Assume a sorted list of $n$ elements followed by $f(n)$ elements in random order.

How would you sort the whole list given the following:

a) $f(n)=O(1)$

b) $f(n)=O(\log n)$

c) $f(n)=O(n^{1/2})$

d) How big can $f(n)$ be for the list to remain sortable in $O(n)$ time?

I hope somebody can help, thanks in advance.

  • 2
    $\begingroup$ Unless this was postively known to be a performance bottleneck, I would just throw the default library quicksort implementation at it and not worry further. $\endgroup$ – Henning Makholm Sep 30 '11 at 18:23
  • $\begingroup$ @Henning: In other words, you're ignoring the question. $\endgroup$ – TonyK Sep 30 '11 at 20:24
  • $\begingroup$ @Tony, he asked me how I would sort the various lists, and I answered truthfully to the best of my ability. $\endgroup$ – Henning Makholm Sep 30 '11 at 21:05
  • $\begingroup$ @Henning: Well duh. In other other words, you're disparaging the question. So I just voted it up. $\endgroup$ – TonyK Sep 30 '11 at 21:07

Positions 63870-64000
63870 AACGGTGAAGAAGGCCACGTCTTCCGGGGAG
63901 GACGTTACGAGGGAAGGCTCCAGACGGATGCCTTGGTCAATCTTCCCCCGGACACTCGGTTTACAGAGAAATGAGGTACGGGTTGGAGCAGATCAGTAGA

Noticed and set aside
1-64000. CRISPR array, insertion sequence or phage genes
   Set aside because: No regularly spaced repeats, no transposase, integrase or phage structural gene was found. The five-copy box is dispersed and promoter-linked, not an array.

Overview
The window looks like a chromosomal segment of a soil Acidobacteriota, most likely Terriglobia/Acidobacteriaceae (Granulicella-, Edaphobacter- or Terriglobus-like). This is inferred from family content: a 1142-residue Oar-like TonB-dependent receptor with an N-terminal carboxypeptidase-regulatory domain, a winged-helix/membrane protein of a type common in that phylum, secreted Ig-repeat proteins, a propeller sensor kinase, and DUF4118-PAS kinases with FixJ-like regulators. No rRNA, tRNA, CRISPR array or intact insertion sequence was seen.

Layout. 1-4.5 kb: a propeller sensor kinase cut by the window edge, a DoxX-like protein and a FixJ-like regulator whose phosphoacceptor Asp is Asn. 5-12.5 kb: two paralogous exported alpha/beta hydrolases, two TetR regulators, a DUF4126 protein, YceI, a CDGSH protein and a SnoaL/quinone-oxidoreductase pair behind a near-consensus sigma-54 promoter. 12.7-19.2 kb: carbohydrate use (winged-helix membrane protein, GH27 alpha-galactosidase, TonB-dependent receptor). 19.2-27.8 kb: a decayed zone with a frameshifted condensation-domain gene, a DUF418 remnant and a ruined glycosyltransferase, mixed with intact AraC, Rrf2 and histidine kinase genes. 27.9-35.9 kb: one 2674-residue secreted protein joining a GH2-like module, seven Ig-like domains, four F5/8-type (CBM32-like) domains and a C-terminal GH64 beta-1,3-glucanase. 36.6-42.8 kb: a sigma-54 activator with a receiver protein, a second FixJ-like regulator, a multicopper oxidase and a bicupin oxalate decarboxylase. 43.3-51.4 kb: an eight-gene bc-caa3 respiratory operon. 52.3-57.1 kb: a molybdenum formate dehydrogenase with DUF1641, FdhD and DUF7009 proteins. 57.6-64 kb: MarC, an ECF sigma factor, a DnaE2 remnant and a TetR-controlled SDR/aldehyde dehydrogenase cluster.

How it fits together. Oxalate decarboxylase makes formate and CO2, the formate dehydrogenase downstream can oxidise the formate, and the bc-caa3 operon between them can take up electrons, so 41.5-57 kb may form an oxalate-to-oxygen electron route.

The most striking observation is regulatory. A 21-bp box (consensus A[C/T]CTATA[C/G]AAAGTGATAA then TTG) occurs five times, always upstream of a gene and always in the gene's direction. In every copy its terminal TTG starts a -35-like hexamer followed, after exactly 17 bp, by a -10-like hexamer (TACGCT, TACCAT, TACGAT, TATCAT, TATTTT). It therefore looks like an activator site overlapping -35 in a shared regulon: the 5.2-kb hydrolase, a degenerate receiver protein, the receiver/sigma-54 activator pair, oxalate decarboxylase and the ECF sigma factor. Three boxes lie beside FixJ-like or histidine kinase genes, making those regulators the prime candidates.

You can sort the unordered elements in time $O(f(n) \log f(n))$, and then merge the two lists in time $O(\max (n, f(n)))$. So this gives you $O(n)$ as long as $f(n) \log f(n) = O(n)$, which I think answers d).

The trouble with a) is this: With a binary search, you can find the positions to insert the unordered elements in $O(\log n)$ time; but physically inserting them in the list takes $O(n)$ time, because you have to shift all those elements up by one. The same applies, mutatis mutandis, to b) and c).


I am assuming f(n) is the number of unordered elements in the list. I don't understand the significance of O of f(n), so maybe I don't understand the problem.

You can sort the unordered elements separately using a sort O(f(n) log f(n)) and then merge them with the ordered elements in an O(n) operation. In order to sort the entire list in O(n) time, I believe the unordered list would have to be already sorted, so f(n) would have to be 0 or 1.


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